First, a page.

Published German patent application 2,851,781 discloses a decay plant for radioactively charged fecal waste from toilet systems in which all the toilets are connected to a measuring container. The measuring container has a station at which the radioactivity is measured. The result of the measurement actuates shutoff means which control dispersal into two different decay containers.
This apparatus is used for toilet systems by means of which it is intended to effect a controlled discharge of radionuclides administered during therapy and diagnosis. In the case of radionuclides with a long half-life value such as may well be present in other nuclear facilities, the entire apparatus would be contaminated so that any newly introduced non-radioactive liquid would again be contaminated.
It is an object of the invention to provide a method of the kind described above which is improved to prevent the contamination of the discharge path.
The method of the invention is for monitoring a liquid such as sanitary waste discharged intermittently into a drainage system from a discharge receptacle having a siphon. The liquid is discharged from a facility such as a nuclear facility wherein work is performed with open radioactive materials. The method includes the steps of: measuring the level of radioactivity of the discharged liquid at the siphon; preventing a discharge of the liquid into the drainage system in response to a level of radioactivity above a predetermined radioactive radiation limit value; and, emptying the discharge receptacle from above.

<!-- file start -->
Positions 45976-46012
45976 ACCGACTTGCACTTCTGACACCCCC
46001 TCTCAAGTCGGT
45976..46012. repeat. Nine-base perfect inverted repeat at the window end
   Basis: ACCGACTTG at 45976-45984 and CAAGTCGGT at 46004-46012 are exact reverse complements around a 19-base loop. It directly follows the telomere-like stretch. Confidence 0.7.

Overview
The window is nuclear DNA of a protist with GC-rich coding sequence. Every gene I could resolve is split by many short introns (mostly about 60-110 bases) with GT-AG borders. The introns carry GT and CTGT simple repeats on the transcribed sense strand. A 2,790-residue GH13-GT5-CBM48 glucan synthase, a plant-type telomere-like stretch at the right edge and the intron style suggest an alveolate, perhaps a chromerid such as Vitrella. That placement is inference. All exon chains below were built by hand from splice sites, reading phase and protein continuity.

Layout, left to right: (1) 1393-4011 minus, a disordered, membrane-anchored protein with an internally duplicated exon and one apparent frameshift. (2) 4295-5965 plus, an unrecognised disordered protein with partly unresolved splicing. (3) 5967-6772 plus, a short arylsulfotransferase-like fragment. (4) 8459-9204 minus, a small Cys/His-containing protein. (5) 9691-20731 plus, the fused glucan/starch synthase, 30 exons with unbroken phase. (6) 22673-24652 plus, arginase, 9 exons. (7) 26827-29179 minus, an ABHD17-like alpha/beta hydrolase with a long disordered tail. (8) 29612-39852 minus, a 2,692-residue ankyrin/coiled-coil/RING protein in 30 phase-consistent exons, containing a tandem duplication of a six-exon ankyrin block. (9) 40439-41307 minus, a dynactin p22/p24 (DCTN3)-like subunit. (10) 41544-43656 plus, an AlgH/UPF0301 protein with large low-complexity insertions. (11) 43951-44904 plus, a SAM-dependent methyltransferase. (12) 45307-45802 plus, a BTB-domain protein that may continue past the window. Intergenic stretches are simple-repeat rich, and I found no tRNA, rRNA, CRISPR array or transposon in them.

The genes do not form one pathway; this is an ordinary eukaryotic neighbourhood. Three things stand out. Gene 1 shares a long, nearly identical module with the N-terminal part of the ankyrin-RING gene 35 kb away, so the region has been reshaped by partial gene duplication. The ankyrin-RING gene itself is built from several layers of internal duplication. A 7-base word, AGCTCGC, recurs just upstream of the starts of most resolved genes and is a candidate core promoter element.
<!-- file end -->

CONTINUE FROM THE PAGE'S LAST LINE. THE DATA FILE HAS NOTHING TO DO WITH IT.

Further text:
In the method according to the invention any radioactive loading of the waste liquid in question is monitored directly at the discharge location at the siphon. By monitoring close to where the waste is discharged, entrainment of radioactivity into the drainage system and thus contamination can be prevented. An unintentional discharge of radionuclides into the drainage system is detected and prevented very early on. The radionuclides can be returned to the controlled zone by the upwardly directed emptying procedure and then treated as radioactively-charged waste. The non-radioactively laden liquids which represent a vast volume can be fed directly into the drainage system which leads to a considerable reduction in that waste from nuclear facilities which has to be treated separately.